THE BOOK OF ELEANOR
Medieval chronicler Kaufman (Shield of Three Lions; Banners of Gold) turns her attention to the eponymous Eleanor of Aquitaine in this earnest first-person account of life, power and passion in 12th-century Europe. The novel opens in 1174 with the kidnapping of 52-year-old Eleanor by the men of her second husband, Henry II. Wanting to keep Eleanor's sons from the throne, Henry sentences her to imprisonment in the drafty Welsh tower of Old Sarum for 17 years, where she uses her time to pen the autobiographical account forming the body of the book. When she was 15, the beautiful, spirited daughter of the duke of Aquitaine fell in love with her kinsman, Baron Rancon, but had to forsake him to marry the religiously obsessed and sexually repressed King Louis VII of France for political gain. After she was granted an annulment finally approved by the pope, Eleanor planned to wed Rancon, but she was kidnapped and forced into marriage once again by the ambitious, redheaded Henry II, duke of Normandy and soon-to-be king of England. Henry and Eleanor, both natural leaders, are an explosive pair, but Eleanor will not give up Rancon, defying Henry until the end. Kaufman peppers her narrative with snatches from troubadour songs and interjections like "God's eyes!" but the tale lacks atmospheric richness. However, her presentation of one of history's larger-than-life heroines as an early feminist will engage and entertain readers with an interest in the life stories of powerful women. (Mar.)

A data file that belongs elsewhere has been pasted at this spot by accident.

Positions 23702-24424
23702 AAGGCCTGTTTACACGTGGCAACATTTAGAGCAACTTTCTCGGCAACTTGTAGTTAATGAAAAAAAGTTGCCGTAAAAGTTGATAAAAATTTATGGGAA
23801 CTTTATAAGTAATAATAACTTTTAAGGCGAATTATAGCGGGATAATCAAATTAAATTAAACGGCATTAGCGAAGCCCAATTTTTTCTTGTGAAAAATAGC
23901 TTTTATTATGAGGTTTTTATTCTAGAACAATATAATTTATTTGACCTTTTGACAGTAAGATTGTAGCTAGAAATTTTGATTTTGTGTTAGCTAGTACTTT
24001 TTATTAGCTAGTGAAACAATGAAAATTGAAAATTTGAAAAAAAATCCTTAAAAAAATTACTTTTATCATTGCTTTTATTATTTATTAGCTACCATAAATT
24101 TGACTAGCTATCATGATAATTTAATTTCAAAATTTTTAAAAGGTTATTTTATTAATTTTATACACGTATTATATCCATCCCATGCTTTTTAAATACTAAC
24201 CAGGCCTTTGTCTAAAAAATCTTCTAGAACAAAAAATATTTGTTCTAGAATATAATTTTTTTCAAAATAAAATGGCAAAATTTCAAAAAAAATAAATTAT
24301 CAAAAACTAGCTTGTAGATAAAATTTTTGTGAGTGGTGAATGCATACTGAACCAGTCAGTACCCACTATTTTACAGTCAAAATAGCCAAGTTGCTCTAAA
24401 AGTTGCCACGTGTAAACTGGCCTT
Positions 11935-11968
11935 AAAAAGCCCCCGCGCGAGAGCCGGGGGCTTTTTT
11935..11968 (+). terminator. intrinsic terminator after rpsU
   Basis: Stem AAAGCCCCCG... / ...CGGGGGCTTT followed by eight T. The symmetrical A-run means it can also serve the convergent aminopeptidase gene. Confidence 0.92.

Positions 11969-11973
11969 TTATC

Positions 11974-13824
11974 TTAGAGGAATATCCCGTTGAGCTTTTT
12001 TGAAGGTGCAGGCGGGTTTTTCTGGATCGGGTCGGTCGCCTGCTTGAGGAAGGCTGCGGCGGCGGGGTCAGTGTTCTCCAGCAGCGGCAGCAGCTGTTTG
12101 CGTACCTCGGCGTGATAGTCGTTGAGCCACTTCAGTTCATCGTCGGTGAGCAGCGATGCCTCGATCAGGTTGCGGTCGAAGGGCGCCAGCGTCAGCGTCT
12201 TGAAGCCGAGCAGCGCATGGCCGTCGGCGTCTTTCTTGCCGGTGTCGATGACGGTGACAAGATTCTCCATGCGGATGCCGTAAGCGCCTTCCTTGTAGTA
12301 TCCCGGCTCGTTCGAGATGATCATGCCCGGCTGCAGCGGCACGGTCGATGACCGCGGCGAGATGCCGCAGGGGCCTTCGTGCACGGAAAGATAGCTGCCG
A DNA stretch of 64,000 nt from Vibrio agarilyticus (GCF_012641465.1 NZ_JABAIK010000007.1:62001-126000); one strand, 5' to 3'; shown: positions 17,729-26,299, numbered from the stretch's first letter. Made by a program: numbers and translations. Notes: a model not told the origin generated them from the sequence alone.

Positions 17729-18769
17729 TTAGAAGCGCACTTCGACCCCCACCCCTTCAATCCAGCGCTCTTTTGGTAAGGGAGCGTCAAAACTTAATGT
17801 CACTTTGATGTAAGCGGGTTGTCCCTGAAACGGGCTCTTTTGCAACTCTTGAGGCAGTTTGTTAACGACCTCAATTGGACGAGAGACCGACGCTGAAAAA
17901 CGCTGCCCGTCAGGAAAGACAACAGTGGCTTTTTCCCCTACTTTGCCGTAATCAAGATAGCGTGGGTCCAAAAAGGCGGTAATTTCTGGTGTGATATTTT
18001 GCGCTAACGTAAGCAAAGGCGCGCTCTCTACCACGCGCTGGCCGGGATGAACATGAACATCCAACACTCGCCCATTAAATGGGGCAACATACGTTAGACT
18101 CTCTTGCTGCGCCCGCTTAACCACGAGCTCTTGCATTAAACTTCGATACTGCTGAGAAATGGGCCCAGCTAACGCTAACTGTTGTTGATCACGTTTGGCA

Forecast:Kaufman's novel lacks the verve of Rosalind Miles's Guenevere trilogy, but the perennial appeal of Eleanor of Aquitaine and the general popularity of feminist-inflected historical fiction should assure respectable sales.